3 Pyramid Charts that Demystify Your Company’s Marketing Strategy (Part 2: Moving up the Brand Loyalty Pyramid)

This is the second post is part of a Finesilver Design + Communications series on pyramid charts that help demystify your company’s marketing strategy. Read the earlier post on building brand awareness here.

This post will focus on how brands can build deeper connections with customers and introduce the brand loyalty pyramid.

The Brand Loyalty Pyramid

Chart from “Implementing your BAM strategy: 11 steps to making your brand a more valuable business asset”, published in the Journal of Consumer Marketing, Vol. 19 Iss: 6, pp.503 — 513.

This diagram shows how a product or service may appeal to consumers on different levels.

Creating awareness towards a brand is hard work.

At the bottom of the diagram, we have a mass market who will choose a product simply for what it is. Products that can be marketed based on attributes alone have few differences such as a commodity like salt or a service like parcel delivery. When products and services are mostly indistinguishable, customers are most likely to make a purchase based on price.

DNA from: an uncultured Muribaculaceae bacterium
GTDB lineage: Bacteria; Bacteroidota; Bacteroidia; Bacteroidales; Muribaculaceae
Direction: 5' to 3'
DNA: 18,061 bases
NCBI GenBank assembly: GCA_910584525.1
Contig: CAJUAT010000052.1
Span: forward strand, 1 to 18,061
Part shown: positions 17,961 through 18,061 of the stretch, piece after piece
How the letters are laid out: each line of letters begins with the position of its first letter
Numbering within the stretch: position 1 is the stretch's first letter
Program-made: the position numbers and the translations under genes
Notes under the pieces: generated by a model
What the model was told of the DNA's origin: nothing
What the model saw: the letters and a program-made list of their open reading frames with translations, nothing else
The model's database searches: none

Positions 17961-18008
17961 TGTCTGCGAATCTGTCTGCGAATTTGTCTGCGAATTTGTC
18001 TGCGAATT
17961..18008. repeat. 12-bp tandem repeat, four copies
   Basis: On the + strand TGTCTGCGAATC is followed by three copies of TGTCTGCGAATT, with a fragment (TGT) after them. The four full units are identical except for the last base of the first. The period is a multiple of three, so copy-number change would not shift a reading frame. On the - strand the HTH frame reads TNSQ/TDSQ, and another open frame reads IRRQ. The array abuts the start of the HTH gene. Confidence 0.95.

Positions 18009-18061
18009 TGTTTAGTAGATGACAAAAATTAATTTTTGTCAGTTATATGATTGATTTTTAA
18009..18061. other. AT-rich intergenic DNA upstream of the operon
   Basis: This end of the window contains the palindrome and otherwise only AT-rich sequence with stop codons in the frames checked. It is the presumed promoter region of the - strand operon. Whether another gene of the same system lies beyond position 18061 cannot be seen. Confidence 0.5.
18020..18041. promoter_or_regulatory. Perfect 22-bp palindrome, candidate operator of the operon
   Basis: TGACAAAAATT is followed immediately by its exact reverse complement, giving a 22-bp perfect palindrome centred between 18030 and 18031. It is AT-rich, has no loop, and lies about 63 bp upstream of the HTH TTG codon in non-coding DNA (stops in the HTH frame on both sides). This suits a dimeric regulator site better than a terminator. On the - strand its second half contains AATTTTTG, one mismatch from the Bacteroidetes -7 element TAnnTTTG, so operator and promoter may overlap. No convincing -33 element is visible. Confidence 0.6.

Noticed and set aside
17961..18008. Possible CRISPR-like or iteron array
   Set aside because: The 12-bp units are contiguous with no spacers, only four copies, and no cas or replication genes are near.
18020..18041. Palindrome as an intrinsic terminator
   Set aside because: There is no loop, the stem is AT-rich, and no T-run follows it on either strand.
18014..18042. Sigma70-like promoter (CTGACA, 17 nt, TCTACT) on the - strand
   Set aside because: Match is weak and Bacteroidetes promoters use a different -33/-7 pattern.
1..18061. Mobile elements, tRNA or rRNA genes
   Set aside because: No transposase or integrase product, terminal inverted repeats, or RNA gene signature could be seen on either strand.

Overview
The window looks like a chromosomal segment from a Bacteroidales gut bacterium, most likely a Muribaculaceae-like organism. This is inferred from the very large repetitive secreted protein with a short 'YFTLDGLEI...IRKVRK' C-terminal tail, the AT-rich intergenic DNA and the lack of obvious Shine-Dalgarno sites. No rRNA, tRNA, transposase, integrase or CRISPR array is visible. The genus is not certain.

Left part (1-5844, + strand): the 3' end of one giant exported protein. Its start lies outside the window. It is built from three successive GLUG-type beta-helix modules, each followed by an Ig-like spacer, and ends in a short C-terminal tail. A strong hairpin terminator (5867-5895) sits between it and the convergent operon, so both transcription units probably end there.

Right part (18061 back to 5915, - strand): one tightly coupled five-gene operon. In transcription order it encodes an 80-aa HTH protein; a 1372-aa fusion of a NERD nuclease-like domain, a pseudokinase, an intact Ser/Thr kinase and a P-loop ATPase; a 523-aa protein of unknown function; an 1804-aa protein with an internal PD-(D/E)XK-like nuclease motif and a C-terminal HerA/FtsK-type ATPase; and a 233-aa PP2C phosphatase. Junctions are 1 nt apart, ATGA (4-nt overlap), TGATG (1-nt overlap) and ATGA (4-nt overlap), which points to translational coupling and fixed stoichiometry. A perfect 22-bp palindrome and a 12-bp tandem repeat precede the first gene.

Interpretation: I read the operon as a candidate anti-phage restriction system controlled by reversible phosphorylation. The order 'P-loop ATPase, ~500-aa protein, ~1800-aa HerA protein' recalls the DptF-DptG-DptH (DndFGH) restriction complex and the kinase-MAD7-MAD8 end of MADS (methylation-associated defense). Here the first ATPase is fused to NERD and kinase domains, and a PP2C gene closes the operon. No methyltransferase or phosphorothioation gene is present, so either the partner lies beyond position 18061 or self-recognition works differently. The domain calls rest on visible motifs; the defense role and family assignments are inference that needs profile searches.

As we go higher in the pyramid, customers are more specific. They’re also more loyal.

Companies that can get customers to understand the functional benefits of their products — such as improved quality and specific attributes that distinguish it from industry competitors and make customers switch their loyalty.

At the top of this pyramid, we have “emotional and self-expressive benefits” where consumers personally identify with the product or service offered. Here we have brands like Nike which is strongly associated with competitive sports and imbued with a certain type of achievement. These brands further differentiate themselves from competitors based on their packaging, brand image, endorsements, social attributes (such as causes and values), and other factors, even a premium price.

The brand is still based on a quality product, but people also pay attention to the set of values the brand represents.

In the next part of this series, I explain how you can understand the different customer information needs they have at different stages of their relationship with your company.

Also, please feel free to contact us anytime to discuss your marketing and design needs to ensure that you’re effectively communicating your brand message and values to potential clients.

This entry was posted in Corporate Image, Marketing and tagged , , . Bookmark the permalink.

Leave a Comment

*